Single Photon Emission Computed Tomography is a functional imaging technique that creates three-dimensional images of the brain on computer. This allows physicians to visualize blood flow through different areas of the brain.
Individuals with epilepsy often have changes in blood flow to specific areas of the brain when a seizure begins. SPECT measures blood flow between and during seizures. Physicians compare these scans to identify the blood flow changes in specific areas of the brain to identify where seizures originate.
Measuring the relative cerebral blood flow demonstrates how well the various regions of the brain are functioning . This information helps physicians to more accurately diagnose the type of seizure, locate the site where a seizure originates and evaluate a potential candidate for surgery.
The radiation exposure from a brain scan is small. It is in the range of one to three times your annual exposure to natural background radiation.
Before a SPECT Exam
- No special diet or medication is required. Your child may eat and drink as usual.
- Your child should wear comfortable clothing during the examination.
- Remove all metal objects (jewellery, keys, coins, pens, etc.) before the examination. These can cause defects in the scan.
- Inform your child that a needle will be injected into his/her arm or hand. Reassure your child that s/he will feel only a small prick from the needle.
- Let your child know that the technologist will be in the examination area at all times if s/he needs anything.
During a SPECT Exam
- A technician will ask you about your child’s medical history (e.g. head injury, seizures, stroke).
- Your child will lie on his/her back while the technician injects and a small amount of radioactive substance into a vein in his/her arm or hand. This radioactive agent will localize in an area of the brain and will be imaged with a camera.
- This radioactive agent will localize in an area of the brain for the camera to capture.
- Adverse reactions to this substance are very rare. Even then, it is only a mild skin reaction such as a rash.
- Your child will remain lying down for another 10 to 20 minutes.
- The technician will move a large camera near your child’s head.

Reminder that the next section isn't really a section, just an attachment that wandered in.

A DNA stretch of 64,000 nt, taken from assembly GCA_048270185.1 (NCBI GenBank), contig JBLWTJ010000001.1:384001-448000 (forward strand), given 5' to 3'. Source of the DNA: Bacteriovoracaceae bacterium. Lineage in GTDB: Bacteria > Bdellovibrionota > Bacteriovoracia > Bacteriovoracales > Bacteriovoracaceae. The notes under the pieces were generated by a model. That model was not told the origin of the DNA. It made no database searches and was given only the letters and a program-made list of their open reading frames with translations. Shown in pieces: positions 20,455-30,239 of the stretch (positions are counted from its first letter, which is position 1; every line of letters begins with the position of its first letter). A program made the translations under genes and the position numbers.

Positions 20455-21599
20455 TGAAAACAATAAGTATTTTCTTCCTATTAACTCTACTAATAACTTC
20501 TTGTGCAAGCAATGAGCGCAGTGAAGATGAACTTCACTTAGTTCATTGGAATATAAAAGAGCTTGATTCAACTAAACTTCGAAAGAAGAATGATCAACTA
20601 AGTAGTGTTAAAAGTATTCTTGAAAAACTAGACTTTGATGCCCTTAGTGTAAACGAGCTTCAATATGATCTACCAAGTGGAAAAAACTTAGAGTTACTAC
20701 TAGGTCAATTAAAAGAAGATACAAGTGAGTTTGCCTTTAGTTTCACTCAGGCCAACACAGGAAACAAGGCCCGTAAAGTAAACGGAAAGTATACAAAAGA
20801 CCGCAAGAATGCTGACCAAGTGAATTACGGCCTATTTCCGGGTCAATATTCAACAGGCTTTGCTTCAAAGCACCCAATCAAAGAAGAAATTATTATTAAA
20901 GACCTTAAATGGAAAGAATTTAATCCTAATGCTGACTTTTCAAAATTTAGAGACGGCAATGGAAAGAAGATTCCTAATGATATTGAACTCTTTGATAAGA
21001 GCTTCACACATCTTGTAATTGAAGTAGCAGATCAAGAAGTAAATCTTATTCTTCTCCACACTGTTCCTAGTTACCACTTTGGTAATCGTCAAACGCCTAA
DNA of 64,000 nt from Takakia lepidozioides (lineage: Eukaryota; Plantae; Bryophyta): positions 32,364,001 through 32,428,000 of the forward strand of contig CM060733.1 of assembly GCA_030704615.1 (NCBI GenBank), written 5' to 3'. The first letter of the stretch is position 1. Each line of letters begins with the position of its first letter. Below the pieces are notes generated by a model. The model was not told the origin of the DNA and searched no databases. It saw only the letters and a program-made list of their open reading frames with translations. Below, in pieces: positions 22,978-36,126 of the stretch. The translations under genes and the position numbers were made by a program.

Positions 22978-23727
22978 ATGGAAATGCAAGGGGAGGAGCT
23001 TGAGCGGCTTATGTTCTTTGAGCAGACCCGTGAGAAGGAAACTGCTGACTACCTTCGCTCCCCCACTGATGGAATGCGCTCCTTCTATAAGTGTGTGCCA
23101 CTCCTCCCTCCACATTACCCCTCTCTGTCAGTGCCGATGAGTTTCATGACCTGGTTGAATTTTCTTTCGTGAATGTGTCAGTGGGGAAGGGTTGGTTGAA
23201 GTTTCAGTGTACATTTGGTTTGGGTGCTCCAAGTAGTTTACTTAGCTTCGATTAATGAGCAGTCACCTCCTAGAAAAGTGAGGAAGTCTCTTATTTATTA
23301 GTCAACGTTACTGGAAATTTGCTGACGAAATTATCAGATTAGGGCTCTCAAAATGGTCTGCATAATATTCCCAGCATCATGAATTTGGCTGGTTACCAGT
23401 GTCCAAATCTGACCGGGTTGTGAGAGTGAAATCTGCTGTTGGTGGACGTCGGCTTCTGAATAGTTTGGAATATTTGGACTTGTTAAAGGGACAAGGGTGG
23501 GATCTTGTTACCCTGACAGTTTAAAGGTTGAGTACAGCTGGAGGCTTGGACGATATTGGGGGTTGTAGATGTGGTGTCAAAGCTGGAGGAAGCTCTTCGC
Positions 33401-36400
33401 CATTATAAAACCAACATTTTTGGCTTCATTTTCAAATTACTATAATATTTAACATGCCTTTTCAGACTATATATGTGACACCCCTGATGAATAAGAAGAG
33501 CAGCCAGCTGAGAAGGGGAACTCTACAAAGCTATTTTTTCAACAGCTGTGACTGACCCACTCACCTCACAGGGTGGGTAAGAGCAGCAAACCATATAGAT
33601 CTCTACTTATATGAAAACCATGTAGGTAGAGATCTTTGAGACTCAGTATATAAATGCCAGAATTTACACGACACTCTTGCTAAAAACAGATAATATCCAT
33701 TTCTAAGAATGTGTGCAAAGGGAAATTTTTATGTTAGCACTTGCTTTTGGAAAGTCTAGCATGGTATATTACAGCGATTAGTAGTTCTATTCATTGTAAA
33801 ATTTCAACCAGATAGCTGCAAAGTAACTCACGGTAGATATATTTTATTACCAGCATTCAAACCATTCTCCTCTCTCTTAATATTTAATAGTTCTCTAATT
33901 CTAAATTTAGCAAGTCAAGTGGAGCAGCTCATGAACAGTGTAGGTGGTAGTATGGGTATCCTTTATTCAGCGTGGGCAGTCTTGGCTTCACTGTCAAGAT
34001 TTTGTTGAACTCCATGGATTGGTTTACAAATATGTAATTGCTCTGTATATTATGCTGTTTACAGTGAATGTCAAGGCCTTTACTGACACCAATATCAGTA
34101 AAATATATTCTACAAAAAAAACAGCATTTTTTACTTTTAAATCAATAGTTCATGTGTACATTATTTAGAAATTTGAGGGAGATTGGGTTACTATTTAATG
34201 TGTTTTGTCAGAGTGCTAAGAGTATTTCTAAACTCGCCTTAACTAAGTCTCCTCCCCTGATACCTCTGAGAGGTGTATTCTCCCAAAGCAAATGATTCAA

- It will take several pictures that show how well blood flows through various areas of your child’s brain.
- The camera will remain close to your child’s head throughout the exam. It rotates once around his/her head and lightly brushes your child’s shoulders. It will not touch any other part of the body.
- The only sounds you will hear are the slight noise of the camera rotation and the cooling fans in the equipment.
- There are no loud noises during the examination.
- Your child will be instructed to remain still and breath normally. Any movement will blur the images. Your child may have to repeat the scan if there is movement of the head.
- If your child is too young to keep his/her head still, s/he may require sedation.
- Your child will be able to communicate with the technologist throughout the procedure.
- Preparation for the examination takes 30 minutes. The imaging takes another 30 minutes.
After a SPECT Exam
- When scanning is complete, the technologist will return to assist your child off the table. You child may go home and resume normal activities.
- A radiologist or physician will interpret the images and send a report to your child’s doctor.
- Nuclear Medicine Technologists (NMTs)
- work under the supervision of physicians to perform the SPECT exam
- prepare, measure and give radioactive tracers to patients orally or by injection
- interpret results
A SPECT exam is covered by the Ontario Health Insurance Plan (OHIP).
- Pregnant women should not undergo a SPECT scan because of the radioactive isotopes used.
- Inform your doctor if your child is or may be pregnant, before proceeding with a nuclear medicine scan.